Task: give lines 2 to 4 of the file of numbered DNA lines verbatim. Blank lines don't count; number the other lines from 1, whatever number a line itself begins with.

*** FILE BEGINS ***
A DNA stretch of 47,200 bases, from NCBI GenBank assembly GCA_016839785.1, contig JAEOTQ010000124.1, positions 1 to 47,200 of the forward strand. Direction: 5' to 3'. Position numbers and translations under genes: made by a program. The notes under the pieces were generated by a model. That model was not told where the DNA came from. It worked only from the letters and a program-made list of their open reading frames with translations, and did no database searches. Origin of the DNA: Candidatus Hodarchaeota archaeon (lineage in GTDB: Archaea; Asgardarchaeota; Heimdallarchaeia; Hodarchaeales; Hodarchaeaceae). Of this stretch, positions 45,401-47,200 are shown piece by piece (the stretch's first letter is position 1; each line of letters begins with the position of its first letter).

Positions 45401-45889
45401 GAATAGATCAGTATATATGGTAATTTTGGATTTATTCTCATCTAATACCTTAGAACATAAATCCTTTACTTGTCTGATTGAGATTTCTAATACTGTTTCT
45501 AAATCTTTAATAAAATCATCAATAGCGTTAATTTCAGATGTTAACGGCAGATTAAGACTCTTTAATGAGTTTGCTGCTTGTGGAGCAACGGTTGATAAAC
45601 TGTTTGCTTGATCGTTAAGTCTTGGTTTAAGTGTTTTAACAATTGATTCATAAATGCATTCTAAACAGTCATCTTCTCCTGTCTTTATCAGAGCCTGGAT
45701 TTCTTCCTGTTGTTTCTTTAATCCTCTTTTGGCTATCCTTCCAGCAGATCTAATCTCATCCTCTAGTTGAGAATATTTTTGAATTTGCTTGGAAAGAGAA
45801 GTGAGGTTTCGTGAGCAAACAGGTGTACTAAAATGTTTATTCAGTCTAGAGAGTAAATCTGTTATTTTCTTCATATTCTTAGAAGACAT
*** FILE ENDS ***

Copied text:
Positions 45401-45889
45401 GAATAGATCAGTATATATGGTAATTTTGGATTTATTCTCATCTAATACCTTAGAACATAAATCCTTTACTTGTCTGATTGAGATTTCTAATACTGTTTCT
45501 AAATCTTTAATAAAATCATCAATAGCGTTAATTTCAGATGTTAACGGCAGATTAAGACTCTTTAATGAGTTTGCTGCTTGTGGAGCAACGGTTGATAAAC